Industry report: SOA is overly hyped

Industry report: SOA is overly hyped

Nucleus Research has found that SOA adoption is more departmentally based, limiting its return on investment and overall use

"Rumors of SOA adoption rates are exaggerated," says an industry report being announced on Monday that tosses some cold water on the hot topic of SOA.

In a self-funded study entitled "Benchmarking: Service-Oriented Architecture," Nucleus Research and partner KnowledgeStorm said that while SOA drives developer productivity, SOA often ends with a single project or a few projects, which limits the ability for broad-based SOA to deliver ROI. The study's findings were based on a survey of 106 end-user organizations of various sizes.

In its survey, Nucleus found that fewer than half of enterprises have really adopted SOA.

"[SOA is] pretty far along the hype curve," and is now suffering some backlash, said David O'Connell, senior analyst at Nucleus.

"The findings are that generally, people are not getting a large amount of return on investment on SOA," O'Connell said. "Only a minority of companies are getting a return on investment on SOA."

SOA, the study said, "has been hyped for some time as a key way for companies to improve developer productivity, shorten project cycle times, and enable better integration in heterogeneous environments." The concept involves using standards-based reusable software components to develop applications built on business processes and enable integration.

But the promise of SOA is not being met.

"Despite most of the big players' aggressive marketing efforts, SOA adoption today is at best departmental and, at worst, limited to just using standards on specific projects," the study said.

SOA impacts only 27 percent of an organization's IT projects, the study found.

Nucleus cited several barriers to higher adoption rates:

-- Cultural, in which developers sometimes resist SOA because it requires them to reuse code developed by others. "In general, developers are creators of code, not modifiers of someone else's code," said O'Connell.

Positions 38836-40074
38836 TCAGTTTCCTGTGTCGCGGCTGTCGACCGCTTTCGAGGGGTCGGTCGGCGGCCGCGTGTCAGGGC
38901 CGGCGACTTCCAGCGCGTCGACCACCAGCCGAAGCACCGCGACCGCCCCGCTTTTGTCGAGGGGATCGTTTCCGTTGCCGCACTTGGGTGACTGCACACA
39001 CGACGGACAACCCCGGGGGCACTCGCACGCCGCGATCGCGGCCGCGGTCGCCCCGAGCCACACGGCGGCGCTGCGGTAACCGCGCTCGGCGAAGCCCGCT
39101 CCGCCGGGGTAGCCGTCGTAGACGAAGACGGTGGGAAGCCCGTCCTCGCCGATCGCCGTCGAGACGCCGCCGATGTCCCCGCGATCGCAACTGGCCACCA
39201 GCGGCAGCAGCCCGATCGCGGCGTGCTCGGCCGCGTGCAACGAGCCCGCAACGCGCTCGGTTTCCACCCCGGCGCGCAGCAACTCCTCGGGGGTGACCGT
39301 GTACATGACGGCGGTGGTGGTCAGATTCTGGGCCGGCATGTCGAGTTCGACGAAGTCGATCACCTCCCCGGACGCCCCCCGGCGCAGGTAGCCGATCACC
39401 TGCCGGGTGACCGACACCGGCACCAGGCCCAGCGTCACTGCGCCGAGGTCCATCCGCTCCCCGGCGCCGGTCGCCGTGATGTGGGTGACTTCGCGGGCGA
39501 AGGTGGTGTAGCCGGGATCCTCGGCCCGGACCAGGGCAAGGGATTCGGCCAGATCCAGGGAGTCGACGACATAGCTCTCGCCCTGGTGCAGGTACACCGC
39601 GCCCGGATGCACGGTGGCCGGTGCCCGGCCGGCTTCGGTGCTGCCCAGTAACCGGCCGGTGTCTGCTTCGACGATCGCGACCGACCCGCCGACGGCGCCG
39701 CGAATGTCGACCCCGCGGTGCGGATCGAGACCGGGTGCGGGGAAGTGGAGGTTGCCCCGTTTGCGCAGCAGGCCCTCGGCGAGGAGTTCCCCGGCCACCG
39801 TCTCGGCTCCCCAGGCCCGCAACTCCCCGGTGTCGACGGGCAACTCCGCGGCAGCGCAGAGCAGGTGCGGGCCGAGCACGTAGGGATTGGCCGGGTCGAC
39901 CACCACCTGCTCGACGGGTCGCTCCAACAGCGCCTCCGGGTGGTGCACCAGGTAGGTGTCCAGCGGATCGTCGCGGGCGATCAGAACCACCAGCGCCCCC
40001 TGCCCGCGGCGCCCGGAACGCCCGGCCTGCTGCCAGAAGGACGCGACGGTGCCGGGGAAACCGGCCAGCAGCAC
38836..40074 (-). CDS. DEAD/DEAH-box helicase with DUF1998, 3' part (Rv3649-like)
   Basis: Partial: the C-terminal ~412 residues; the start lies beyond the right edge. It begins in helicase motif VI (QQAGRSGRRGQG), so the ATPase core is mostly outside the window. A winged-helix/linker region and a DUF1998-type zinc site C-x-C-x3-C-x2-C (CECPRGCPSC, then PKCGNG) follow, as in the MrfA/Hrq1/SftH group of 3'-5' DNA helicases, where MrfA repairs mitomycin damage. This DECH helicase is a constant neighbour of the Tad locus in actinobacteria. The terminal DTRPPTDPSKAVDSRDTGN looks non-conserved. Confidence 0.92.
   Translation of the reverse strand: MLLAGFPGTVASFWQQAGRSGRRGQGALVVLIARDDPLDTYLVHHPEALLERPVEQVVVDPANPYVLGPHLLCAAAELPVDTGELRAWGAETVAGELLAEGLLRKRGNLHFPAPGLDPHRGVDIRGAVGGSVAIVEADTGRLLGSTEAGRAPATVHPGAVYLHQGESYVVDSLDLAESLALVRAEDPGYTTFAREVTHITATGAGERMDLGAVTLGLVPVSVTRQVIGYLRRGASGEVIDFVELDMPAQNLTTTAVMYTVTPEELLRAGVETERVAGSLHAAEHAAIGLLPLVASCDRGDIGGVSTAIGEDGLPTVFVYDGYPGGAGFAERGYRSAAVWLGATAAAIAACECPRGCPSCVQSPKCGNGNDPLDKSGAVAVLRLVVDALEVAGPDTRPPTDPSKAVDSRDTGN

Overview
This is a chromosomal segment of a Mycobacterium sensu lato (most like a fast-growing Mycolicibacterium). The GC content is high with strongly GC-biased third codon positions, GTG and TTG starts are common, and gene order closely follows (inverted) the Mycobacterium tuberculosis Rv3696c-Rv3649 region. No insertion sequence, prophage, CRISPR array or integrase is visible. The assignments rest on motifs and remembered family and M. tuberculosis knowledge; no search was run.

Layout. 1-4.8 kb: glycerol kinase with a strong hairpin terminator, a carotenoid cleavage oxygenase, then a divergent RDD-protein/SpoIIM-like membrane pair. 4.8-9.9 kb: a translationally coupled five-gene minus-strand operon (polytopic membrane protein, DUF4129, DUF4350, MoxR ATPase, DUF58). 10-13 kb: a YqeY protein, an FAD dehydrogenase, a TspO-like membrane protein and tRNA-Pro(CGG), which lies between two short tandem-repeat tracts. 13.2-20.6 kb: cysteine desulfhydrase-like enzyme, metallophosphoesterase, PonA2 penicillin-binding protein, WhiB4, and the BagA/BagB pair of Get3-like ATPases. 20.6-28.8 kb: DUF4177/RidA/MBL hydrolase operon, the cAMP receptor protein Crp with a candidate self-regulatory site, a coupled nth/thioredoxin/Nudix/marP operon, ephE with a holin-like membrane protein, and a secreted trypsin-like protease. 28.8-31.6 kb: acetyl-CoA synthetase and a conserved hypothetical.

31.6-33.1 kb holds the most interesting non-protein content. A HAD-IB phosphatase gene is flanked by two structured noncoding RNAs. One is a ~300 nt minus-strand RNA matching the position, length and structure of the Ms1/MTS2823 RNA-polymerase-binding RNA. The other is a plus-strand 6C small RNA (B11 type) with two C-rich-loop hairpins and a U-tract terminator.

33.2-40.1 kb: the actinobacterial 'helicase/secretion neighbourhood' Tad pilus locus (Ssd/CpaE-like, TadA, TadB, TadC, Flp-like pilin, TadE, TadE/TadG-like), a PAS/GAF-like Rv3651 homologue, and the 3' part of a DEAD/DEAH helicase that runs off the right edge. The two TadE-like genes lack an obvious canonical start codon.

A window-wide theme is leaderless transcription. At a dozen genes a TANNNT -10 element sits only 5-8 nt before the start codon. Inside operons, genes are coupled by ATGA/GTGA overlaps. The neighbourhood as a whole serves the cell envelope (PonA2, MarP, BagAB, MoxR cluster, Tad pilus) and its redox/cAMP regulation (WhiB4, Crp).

-- Training, with developers needing to acquire a new skill set to work with SOA services. Funding for this instruction is not there.

-- Infrastructure, in which registries and repositories needed to publish services are costly. Companies or localized teams using SOA tend to avoid buying them, leaving SOA underutilized.

"[Technology] vendors need to find a way to help companies get over that hump, that hump being [the] cost of registries and repositories and propagating practices," O'Connell said. Registries and repositories can costs hundreds of thousands of dollars, he said.

Another issue impeding adoption was lack of an internal champion to evangelize SOA. Adoption also tends to be too localized to enable meaningful developer adoption or service reuse. Project managers also are often unaware of SOA skills and assets as these may be localized.

"SOA definitely has promise," said O'Connell. "Vendors need to help users scale up their SOA better in order for it to become a major technology."

"While some companies have had pockets of success with SOA applications, the promise of broad reusability, clear governance, and business process optimization is still more PowerPoint than reality," Nucleus said.

SOA adoption rates are about 35 percent in companies with 500 to 1,000 employees and companies with more than 5,000 employees. In companies with no more than 100 employees, the rate is about 15 percent.

Healthcare organizations lead the way in adoption with about 62 percent of developers at healthcare concerns using it. Industrial and not-for-profit companies have the lowest adoption rates with fewer than one in five developers using SOA.

Companies using SOA did improve developer productivity by an average of 28 percent. But these savings may not be enough to justify the investment. Only 32 percent of published services have been reused.

Efforts to get such vendors as BEA Systems to respond to the study did not meet with any success.

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